Have you read about both the self-destructive behaviors of the codependent woman as well as the self-destructive behaviors of the narcissistic man? If so, you might think that they both engage in the same behaviors. And actually, to some extent they do. Frankly, this shouldn’t be surprising.
Like many codependent women,many narcissistic men grew up in homes with abuse present. However, the man displaying narcissism who engages in emotional abuse and verbal abuse, but never engages in physical abuse, probably was never physically abused as a child. He likely observed his father physically abuse his mother, though. On the other hand, those men diagnosable as having Antisocial Personality Disorder—formerly referred to as sociopaths and before that, as psychopaths--were typically physically abused as children. And indeed, they are the ones who’ll generally be physically abusive.
Anyway, the question we want to answer is this: Are these abusive men codependent? After all, their behavior often fits with what we’d expect to see in a person displaying codependency. And certainly, narcissistic men have a shame core, just as the women suffering from codependency do. But men displaying Narcissistic Personality Disorder or lesser degrees of unhealthy narcissism manage their shame core differently than codependent women, certainly.
Men displaying pathological narcissism are grandiose. They feel and act superior. They possess a sense of entitlement. Also, they rely upon power and control to both attain and remain in a position. In other words, the narcissistic husband plays the better than role while he behaves in ways that force his wife into playing the lesser than role—and whether she wants to do so or not.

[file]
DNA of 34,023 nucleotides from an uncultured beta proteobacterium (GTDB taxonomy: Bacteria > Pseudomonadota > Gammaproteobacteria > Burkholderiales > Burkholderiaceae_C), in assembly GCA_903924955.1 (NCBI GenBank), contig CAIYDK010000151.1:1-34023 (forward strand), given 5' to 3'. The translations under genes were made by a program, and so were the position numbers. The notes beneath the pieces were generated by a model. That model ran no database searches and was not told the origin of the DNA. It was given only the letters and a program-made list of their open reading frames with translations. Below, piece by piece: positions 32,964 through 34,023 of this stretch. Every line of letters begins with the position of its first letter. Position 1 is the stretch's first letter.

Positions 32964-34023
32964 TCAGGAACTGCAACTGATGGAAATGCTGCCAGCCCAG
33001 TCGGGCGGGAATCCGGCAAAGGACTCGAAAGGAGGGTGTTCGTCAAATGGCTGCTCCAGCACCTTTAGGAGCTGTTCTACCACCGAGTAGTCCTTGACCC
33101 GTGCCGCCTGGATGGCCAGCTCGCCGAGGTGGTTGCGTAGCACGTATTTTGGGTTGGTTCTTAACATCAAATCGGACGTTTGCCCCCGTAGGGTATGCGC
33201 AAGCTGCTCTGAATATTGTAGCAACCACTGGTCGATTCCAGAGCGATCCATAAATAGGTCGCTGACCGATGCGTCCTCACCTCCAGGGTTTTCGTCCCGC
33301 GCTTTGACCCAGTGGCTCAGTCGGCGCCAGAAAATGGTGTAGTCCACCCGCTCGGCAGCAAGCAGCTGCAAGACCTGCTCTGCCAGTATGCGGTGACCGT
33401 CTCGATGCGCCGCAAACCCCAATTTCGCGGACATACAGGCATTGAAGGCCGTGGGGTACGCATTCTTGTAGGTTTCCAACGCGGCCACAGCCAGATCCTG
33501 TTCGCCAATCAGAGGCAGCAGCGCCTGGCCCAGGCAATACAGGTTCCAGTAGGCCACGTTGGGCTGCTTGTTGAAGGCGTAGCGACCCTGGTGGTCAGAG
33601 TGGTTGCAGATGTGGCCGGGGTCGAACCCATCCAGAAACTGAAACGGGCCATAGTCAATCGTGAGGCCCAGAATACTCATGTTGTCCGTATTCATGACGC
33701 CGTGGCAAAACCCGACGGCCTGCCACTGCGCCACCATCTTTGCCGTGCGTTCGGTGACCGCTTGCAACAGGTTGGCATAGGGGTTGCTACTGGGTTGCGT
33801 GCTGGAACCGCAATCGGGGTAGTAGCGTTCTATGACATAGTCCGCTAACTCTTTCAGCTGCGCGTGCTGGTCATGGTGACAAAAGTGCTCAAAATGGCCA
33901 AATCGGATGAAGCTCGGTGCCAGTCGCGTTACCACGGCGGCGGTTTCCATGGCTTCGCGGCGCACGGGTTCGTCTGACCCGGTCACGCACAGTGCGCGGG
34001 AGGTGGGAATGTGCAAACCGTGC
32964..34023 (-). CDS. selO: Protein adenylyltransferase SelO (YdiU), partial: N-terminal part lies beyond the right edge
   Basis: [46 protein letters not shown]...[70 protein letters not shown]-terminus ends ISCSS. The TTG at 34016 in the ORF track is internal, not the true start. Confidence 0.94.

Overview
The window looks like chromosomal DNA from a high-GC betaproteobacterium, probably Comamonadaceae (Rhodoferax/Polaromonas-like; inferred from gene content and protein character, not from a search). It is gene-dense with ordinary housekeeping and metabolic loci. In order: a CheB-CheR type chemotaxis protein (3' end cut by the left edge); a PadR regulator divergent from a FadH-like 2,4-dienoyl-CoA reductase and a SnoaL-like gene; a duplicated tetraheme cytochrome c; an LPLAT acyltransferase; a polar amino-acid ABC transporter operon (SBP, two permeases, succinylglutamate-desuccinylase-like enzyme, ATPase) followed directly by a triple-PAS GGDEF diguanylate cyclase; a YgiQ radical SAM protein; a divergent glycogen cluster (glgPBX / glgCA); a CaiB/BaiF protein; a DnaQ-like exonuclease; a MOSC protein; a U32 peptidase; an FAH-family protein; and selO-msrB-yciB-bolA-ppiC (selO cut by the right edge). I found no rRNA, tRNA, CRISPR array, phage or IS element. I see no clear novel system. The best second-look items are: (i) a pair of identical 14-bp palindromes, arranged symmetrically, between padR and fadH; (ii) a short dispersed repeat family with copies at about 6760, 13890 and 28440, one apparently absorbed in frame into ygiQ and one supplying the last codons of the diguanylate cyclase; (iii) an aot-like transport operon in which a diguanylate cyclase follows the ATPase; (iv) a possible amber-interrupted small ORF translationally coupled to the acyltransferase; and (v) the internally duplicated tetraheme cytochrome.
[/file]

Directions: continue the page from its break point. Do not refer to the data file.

Indeed, the cause of both the abusive narcissistic man’s and the codependent woman’s issues are often similar, or they stem from a shame core that typically stems from abuse, neglect, or abandonment in childhood. The narcissistic man and the codependent woman just play their issues out differently. The codependent woman typically uses the man to provide her with a sense of identity. However, the man suffering from narcissism relies upon a created image to provide his. Furthermore, he comes to believe in this image of himself that he has created. Fortunately for the narcissist, most around him typically buy into it as well.
The woman suffering from codependency and the man suffering from pathological narcissism both share another major issue. Indeed, they are both spiritually bankrupt. Thus, to move away from these destructive issues, they both need to embrace and enhance their spirituality. Sadly, though, most narcissistic men and even a number of codependent women will wake up to their emotional pain and the messages this pain is trying to deliver.
When a codependent woman leaves an abusive narcissistic man but doesn’t deal with her codependency issues, she is inclined to meet up yet once again with a narcissistic man. Because the codependent woman and narcissistic man have essentially the same issues, although they act them out differently, they will continue to attract each other. After all, we tend to attract people who are where we are psychologically.
If you suspect you are a codependent woman, will you seek to change yourself through personal development and spiritual growth? I certainly hope so. After all, we don’t want you to become one of those codependent women who divorces one man displaying narcissism, addictions, and abusive behavior, only to tie yourself down to another who may look different and act differently initially, but will undoubtedly soon fall into similar problematic behavioral patterns. Pursue spirituality, though, and you likely won’t fall for the created image of the narcissistic man ever again. Instead, you’ll likely settle for a nice guy because you’ll have moved beyond your codependency.